The National Catholic Review

Paul Mariani is a poet, critic, biographer and holder of an endowed chair in the English department of Boston College. (In his idle moments he is also the poetry editor for America.) In Thirty Days he gives us a spiritual memoir, tracking his experiences while making the long retreat set out in the Spiritual Exercises of St. Ignatius. The journal begins with his arrival at the Gonzaga Retreat House on Eastern Point in Gloucester, Mass., on Jan. 4, 2000, and ends when he leaves to return home on Feb. 7. (The time frame includes days for both preparation and debriefing.) The book’s divisions reflect the retreat’s composition of four weeks, with several entries for each day.

The book’s subtitleOn Retreat with the Exercises of St. Ignatiusexpresses, I think, both Mariani’s use of and his respect for this traditional form of Jesuit spiritual renewal. He is not offering us a how-to manual; much less is he writing a treatise on the spiritual life. His goal is more personal and more difficult. Mariani sets out a story of sin and grace...and the intimate knowledge of God’s love operating day by day. He does this to help his readers, who might perhaps even be encouraged to undertake the Exercises for themselves.

Mariani is a gifted poet, a mature writer, whose control of his material is beautiful to witness. For so talented an artist, everything is grist for his craft. And therein lies the difficulty: can he be true to what he is experiencing, while recording it for an already contracted manuscript? Mariani acknowledges the dilemma, but wisely neither dwells on it nor allows it to deter him. Rather, he seems to move through the retreat purposefully un-self-conscious. I believe that if he had not been able to do this, he would have jettisoned the contract. Why am I so sure? Because the book radiates the intensity of his 25-year desire to spend this time in silent pursuit of God. No one who reads the book will doubt his motive. Moreover, Mariani makes it possible for the reader to feel his confusion, delight, fear and passion as he struggles to meet his God more intimately.

I did not find Thirty Days an easy read. The author’s soul-baring at times made my skin crawl. References to erotic dreams, marital infidelities and a painful childhood told me more than I wished to know. His frequent bouts of tears struck me as both authentic and off-putting. Several times I found myself wondering if I liked this personwould I enjoy knowing him? Maybe, but I wouldn’t bet the farm.

Still, I was drawn to read his journal slowly, reflectively. My reaction puzzled me until I remembered a similar experience when I read C. S. Lewis’s A Grief Observed in the weeks after my husband’s death. Much of what I read in both works was foreign to my experienceyet how deeply each author spoke to me. In both, the pain of separation and the longing for presence were palpable. Repeatedly I found myself pausing, caught by an insight that led me to pray.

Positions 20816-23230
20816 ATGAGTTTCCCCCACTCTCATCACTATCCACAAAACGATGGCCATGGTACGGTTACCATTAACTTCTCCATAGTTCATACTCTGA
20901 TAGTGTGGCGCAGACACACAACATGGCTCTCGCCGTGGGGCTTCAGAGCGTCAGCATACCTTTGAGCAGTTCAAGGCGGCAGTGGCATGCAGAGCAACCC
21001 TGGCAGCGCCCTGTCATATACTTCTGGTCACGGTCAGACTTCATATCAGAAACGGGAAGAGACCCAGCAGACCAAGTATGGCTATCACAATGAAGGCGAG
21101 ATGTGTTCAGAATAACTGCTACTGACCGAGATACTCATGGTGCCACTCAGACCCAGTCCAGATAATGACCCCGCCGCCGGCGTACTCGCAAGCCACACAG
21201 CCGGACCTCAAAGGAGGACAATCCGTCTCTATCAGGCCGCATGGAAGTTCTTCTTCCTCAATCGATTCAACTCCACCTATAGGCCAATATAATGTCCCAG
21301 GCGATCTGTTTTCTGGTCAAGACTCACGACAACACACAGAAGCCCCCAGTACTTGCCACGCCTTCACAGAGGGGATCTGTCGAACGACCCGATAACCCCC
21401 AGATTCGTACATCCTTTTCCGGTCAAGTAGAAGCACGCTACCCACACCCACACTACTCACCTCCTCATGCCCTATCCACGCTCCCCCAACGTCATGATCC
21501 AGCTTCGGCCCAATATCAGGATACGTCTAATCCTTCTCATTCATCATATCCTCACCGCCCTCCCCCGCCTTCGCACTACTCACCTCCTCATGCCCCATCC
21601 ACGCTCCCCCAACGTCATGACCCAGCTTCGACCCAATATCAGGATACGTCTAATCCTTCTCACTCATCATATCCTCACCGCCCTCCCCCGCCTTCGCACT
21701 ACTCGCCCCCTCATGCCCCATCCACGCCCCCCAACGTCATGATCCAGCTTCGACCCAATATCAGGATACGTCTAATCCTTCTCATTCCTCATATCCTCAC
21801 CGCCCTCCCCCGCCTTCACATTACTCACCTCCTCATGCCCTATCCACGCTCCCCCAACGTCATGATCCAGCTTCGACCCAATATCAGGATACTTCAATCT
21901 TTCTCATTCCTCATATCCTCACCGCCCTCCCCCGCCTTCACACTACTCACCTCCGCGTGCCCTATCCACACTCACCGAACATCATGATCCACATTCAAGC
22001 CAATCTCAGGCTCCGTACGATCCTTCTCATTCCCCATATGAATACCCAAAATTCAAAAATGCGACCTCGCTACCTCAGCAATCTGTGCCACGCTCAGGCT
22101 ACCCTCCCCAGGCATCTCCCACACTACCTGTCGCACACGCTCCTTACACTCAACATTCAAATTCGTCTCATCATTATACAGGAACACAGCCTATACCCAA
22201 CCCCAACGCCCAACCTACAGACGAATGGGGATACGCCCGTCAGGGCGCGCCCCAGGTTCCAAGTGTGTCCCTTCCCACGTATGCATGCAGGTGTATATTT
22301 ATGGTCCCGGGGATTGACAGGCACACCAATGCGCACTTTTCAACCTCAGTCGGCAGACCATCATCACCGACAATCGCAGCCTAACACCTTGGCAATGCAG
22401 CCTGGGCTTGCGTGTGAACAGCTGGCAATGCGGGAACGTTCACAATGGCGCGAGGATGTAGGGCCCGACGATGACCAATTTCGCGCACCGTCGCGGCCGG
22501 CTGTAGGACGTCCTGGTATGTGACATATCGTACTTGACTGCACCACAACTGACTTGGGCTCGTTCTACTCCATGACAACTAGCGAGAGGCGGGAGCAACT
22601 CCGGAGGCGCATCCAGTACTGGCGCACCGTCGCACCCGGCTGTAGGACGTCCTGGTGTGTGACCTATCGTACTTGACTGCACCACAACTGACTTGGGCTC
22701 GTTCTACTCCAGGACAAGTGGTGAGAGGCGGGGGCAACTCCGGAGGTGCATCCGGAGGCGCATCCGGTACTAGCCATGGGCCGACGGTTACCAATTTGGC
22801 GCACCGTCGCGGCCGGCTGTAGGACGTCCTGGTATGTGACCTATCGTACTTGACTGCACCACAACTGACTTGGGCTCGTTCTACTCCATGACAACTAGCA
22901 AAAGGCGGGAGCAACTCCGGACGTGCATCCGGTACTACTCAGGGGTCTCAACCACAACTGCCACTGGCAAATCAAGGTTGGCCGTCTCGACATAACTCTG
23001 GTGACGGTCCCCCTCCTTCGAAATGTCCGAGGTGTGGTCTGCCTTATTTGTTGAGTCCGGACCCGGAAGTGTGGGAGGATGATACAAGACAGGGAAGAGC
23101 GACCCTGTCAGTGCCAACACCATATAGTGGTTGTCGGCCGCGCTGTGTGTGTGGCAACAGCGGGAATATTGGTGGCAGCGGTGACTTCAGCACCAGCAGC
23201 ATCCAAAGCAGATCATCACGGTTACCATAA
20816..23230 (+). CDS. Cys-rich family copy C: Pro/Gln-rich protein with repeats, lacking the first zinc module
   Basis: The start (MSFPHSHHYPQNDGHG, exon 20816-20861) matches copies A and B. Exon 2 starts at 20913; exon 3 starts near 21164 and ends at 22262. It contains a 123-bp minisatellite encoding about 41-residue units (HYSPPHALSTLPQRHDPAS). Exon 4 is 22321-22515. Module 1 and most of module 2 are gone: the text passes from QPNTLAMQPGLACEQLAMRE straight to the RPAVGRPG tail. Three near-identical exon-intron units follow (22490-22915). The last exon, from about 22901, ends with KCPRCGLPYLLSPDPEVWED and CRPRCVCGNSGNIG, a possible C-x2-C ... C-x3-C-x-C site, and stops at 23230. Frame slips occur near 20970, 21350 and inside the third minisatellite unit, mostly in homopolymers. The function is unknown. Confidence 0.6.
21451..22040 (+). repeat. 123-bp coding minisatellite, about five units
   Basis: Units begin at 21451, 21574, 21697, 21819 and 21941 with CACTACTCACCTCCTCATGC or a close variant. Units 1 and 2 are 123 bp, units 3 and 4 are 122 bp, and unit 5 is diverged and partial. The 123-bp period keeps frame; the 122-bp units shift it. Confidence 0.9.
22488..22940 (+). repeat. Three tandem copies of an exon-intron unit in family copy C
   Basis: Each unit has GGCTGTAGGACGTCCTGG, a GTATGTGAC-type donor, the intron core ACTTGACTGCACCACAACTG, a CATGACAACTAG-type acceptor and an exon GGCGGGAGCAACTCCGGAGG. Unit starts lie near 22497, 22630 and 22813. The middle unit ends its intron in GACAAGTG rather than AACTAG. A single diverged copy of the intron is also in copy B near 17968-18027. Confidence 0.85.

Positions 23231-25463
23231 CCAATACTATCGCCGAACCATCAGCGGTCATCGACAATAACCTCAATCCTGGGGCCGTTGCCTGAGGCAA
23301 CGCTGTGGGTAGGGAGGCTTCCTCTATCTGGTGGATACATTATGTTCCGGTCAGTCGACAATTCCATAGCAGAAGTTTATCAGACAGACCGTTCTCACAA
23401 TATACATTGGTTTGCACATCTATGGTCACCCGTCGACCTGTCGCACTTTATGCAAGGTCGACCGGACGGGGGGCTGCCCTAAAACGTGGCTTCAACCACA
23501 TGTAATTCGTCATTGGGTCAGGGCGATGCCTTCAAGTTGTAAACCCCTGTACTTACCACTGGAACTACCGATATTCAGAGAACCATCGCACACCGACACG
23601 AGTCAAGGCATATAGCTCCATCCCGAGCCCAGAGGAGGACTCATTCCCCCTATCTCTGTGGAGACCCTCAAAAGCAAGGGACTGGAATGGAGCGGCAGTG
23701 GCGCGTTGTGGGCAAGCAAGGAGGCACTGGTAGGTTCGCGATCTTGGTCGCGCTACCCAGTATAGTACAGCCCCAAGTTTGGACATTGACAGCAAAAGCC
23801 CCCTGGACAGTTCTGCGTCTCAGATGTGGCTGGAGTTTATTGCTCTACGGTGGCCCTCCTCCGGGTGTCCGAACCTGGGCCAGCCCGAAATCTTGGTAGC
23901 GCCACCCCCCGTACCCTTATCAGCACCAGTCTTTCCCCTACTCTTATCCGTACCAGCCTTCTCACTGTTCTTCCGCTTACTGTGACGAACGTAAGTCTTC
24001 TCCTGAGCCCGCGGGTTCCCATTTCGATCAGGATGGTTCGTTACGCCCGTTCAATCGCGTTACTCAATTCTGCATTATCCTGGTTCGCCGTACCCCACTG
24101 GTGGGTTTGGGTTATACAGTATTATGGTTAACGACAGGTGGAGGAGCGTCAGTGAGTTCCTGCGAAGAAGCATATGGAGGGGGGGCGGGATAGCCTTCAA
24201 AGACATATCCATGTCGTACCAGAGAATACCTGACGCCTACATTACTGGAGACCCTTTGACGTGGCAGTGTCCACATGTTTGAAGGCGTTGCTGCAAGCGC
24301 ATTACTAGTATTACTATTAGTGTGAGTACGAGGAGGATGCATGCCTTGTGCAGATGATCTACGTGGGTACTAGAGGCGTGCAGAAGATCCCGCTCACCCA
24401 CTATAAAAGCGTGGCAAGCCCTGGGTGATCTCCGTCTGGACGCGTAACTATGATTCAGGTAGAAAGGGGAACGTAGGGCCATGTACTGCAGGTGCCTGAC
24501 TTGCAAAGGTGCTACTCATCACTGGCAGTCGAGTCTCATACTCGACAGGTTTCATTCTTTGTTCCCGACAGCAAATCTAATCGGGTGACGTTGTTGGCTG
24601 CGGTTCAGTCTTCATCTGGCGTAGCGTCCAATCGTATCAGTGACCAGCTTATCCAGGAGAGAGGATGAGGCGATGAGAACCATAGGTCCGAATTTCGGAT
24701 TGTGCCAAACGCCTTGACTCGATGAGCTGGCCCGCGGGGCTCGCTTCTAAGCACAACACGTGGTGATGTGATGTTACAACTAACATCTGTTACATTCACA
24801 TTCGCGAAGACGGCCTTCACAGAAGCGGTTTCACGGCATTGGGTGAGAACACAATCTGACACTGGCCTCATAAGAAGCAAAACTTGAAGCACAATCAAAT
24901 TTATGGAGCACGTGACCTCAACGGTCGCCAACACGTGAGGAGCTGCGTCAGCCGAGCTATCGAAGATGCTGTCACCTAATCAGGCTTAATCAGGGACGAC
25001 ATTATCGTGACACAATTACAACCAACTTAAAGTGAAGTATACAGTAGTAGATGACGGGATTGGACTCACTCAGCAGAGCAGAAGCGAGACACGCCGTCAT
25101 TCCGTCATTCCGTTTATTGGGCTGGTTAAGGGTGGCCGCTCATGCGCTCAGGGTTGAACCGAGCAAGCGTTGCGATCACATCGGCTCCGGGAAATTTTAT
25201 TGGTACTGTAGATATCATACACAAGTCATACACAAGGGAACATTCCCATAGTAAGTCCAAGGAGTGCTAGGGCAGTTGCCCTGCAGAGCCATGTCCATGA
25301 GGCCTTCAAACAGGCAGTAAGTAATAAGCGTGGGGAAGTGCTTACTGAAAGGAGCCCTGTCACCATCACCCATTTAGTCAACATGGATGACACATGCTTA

Mariani makes use of his knowledge of biblical studies and his travels in Israel, calling on them when he engages in the Ignatian practice of composition of place. His keen imagination allows him to set the scene for each meditation with startling clarity. Were one to see these exercises of imagination as ends, rather than means, one would destroy their efficacy to open the retreatant to God’s grace. Mariani is reasonably aware of the temptation. When he stumbles, his director steadies his resolve. Over and over, in ways big and small, Mariani (re)learns the truth that in the spiritual life everything is important and nothing is important. Everything is important because God is there; nothing is important because nothing is God.

On the evening of Day 24, Mariani writes: I’ve been thinking again of what JJ [his director] said: what is it I’ve been looking for as I make these Exercises. For one thing I’ve been trying to answer the question Jesus asked Peter, and now seems to be asking me. Who do you say I am? One thing is clear. I’ve been trying to do with Jesus what I’ve done as a biographer with the lives of others: discover who the real Jesus is. But the mistake is to fully equate the real Jesus with the historical Jesus.... [T]here’s that other Jesus, the Christ of the Resurrection, transformed and transforming, the one who acts upon me and remakes the questioner, the pilgrim, the seeker. It is this Jesus I have spent these past weeks trying to approach. Isn’t it true thatat the most unexpected momentsI have been touched by this Jesus...? I don’t think I’m afraid of being touched, though I see now that I have used words as much to hide from Him as to find Him. All I can really do at this point is wait for Him to reveal himself in His own good time.

Thirty Days is a glimpse of the effects of grace in a man who tries, through silence and prayer, to come closer to God. Perhaps, like the retreat itself, it replicates the rhythm of any serious effort to find God in all things. Mariani writes in the Afterword that the Thirty-Day retreat recorded here was not the end but only the beginning of a healing, which has turned out to have ongoing implications, both in its desolations as well as in its deeper consolations.

Our task, I think, is to trust that such is ad majorem Dei gloriam.

Denise Lardner Carmody is provost of Santa Clara University, Santa Clara, Calif.